Ways to Save Money

A Free and Easy Way to Save Money on Heat and AC

October 6, 2014
by Ally Piper
Contributor
Image: Thermostat

All the homes my husband and I saw while house shopping last spring were incredibly well-insulated, according to the realtors we spoke with. We were impressed, but more so when we learned that the local utility company provided the insulation for free.

Despite the fact that it sounded too good to be true, I started investigating our options shortly after closing on a single-family house on Cape Cod. I couldn’t believe it: not only would my utility company help pay for new insulation, they would also provide a free energy audit to make sure my house was as energy efficient as possible.

According to the Alliance to Save Energy, “the average U.S. household spends $5,550 a year on energy. But buying energy-efficient appliances, making energy-efficient home improvements, and taking energy-efficient actions every day can save hundreds of dollars.”

Ready to learn about local resources that can help you make your home more energy-efficient?

My Free Energy Audit

We live in Massachusetts, so my local electric provider directed me to Mass Save, an initiative sponsored by Massachusetts’ gas and electric utilities and energy efficiency service providers. The program offers services, incentives, training, and information on energy efficiency to help residents like me manage our energy usage and energy-related costs. After spending the winter renting a house that cost over $1,000 a month to heat, I was excited to learn about this program and schedule an audit.

The energy specialist assigned to our case arrived early, reviewed our most recent utility bills, and got right to work. She surveyed the outside of our house as well as our living quarters, basement and attic. She tested our water heater, checked the type of insulation we had in place and offered a multi-page report with suggestions for improvement. She answered our questions about everything from Energy Star ratings on appliances to the most efficient light blubs. It was like having our own personal energy guru for a few hours!

Our “new” house was tired and in need of some updates, so it was welcome news to learn that the home energy assessment qualified us for a rebate program that provides up to $2,000 towards insulation improvements. We also qualified for the HEAT Loan program, which provides 0% interest loans for customers like us looking to make high-efficiency improvements including replacing windows and updating heating, hot water and air conditioning systems.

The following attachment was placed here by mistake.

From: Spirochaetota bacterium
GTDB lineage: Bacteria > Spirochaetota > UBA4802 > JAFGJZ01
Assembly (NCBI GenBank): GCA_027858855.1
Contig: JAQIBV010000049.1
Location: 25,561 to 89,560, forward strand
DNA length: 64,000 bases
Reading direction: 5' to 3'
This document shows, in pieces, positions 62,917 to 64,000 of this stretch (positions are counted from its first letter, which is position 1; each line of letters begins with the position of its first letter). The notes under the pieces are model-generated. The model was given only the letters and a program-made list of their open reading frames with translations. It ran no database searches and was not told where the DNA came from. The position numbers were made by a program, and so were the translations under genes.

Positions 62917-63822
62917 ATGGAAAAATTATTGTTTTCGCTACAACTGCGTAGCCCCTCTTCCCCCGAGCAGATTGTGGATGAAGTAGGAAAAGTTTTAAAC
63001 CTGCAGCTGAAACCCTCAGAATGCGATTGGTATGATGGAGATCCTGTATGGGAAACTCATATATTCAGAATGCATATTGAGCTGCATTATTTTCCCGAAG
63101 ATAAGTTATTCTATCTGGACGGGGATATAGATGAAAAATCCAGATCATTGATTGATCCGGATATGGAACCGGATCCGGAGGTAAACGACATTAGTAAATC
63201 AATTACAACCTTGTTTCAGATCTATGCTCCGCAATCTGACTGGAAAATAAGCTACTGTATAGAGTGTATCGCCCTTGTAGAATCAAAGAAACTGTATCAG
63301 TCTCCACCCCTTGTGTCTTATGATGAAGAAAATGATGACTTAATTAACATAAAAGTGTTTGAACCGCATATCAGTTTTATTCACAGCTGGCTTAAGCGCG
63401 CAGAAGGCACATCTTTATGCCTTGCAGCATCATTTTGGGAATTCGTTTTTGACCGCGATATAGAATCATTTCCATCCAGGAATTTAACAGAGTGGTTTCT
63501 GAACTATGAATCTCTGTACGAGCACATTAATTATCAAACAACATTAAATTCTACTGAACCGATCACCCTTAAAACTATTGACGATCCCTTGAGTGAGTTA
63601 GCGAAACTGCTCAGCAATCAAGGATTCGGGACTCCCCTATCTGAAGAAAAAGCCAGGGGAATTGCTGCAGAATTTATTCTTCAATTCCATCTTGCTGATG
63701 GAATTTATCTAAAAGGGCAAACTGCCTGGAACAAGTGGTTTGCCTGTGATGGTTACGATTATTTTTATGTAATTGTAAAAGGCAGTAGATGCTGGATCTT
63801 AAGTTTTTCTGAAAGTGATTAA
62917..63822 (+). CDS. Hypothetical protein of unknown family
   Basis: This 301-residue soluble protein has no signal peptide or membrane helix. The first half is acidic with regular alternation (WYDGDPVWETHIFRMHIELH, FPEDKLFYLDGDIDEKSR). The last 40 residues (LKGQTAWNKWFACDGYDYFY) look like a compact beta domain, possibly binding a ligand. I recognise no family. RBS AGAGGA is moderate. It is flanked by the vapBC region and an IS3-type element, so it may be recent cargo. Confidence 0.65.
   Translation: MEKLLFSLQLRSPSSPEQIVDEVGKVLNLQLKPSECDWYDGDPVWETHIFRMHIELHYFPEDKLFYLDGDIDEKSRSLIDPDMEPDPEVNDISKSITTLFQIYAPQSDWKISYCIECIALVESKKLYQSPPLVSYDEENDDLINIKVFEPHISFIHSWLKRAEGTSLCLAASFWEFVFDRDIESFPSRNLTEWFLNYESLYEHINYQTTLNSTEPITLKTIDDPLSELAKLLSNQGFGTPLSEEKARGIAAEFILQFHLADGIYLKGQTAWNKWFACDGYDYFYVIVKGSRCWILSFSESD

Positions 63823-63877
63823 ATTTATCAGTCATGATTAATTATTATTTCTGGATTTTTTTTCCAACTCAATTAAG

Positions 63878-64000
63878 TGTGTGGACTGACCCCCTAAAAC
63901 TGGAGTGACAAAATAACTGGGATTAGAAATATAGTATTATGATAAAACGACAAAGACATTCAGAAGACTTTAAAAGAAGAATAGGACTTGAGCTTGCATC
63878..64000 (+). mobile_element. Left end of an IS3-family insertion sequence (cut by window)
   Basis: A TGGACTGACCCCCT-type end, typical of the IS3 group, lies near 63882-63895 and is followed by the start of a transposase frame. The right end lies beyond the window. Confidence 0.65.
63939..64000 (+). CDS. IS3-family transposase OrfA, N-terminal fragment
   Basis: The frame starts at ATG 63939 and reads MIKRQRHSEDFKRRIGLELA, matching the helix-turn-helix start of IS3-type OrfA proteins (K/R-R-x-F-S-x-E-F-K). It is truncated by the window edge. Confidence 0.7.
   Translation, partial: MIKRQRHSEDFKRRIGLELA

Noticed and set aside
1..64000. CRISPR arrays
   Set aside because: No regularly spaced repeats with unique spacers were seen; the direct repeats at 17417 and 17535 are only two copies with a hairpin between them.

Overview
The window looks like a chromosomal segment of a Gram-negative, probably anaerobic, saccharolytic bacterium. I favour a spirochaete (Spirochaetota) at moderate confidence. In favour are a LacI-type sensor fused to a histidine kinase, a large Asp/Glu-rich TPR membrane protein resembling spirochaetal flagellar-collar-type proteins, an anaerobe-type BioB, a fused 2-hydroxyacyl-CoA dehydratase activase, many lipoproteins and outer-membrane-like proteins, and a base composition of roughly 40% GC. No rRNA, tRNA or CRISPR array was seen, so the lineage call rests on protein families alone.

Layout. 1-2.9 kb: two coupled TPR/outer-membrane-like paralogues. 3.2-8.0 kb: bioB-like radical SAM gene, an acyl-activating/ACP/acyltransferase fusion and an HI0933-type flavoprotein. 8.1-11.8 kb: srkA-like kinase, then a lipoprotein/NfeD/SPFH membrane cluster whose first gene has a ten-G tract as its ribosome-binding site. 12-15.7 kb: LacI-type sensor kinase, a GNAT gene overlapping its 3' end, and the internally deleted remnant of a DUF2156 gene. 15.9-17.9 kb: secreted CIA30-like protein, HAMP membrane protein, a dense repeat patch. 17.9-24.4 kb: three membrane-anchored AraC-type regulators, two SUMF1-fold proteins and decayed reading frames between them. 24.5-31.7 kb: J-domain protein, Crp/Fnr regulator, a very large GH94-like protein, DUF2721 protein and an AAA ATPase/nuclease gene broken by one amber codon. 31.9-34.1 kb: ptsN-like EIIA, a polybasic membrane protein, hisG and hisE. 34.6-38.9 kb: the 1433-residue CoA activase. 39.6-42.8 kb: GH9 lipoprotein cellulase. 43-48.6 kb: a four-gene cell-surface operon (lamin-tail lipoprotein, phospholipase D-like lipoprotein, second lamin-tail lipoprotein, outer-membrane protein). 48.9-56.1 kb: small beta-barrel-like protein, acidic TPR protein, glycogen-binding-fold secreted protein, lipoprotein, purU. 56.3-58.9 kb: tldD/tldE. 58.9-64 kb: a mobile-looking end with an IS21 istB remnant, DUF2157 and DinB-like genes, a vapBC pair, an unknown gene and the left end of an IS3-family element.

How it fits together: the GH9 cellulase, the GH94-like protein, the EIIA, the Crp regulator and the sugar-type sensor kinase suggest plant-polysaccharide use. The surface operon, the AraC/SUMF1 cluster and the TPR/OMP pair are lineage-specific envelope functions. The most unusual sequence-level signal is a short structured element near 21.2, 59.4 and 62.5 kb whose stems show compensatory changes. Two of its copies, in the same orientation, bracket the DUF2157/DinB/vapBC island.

But the best part of the audit was when our specialist opened the trunk of her car to pass out free goodies to help us make changes right away. She loaded us up with new energy-efficient lightbulbs, water-saving showerheads, an eco-friendly power strip and a programmable thermostat. While the total value of the audit and items she gave us was $243.94, the out-of-pocket cost to us was $0!

Finding Savings for Your Home

What if you don’t live in Massachusetts like we do? It appears most states have similar programs. The best resource for locating a program near you is the Database of State Incentives for Renewables and Efficiency (DSIRE). The site allows you to search by state and provides links to participating organizations and incentive programs.

If you’re confused about where to start, Energy.gov produced a helpful guide covering everything from air conditioning to lightbulbs; download it for free on their website.

DIY Energy Audits

If you aren’t ready for the commitment of an in-home assessment, consider a DIY option instead. EnergyStar.gov offers the Home Energy Yardstick, a simple online program that assesses your home’s annual energy use against similar homes in your area and offers suggestions for improvement and savings. It’s free to participate and all you need to get started are the last 12 consecutive months of utility bills.

Trying to find your energy information? Check out Green Button, an “industry-led effort that responds to a White House call-to-action: provide electricity customers with easy access to their energy usage data in a consumer-friendly and computer-friendly format.”

Need any more reason to schedule an appointment or give your home a quick audit? Not only do these energy-efficient changes help your bottom line, but they’re good for the environment too.

Your Turn: Have you had an energy audit or tried the Home Energy Yardstick? How much did you save on your utility bill?

Ally Piper is a writer, designer and marketing director living on Cape Cod. She blogs about life, business and balance at allypiper.com.

by Ally Piper
Contributor for The Penny Hoarder

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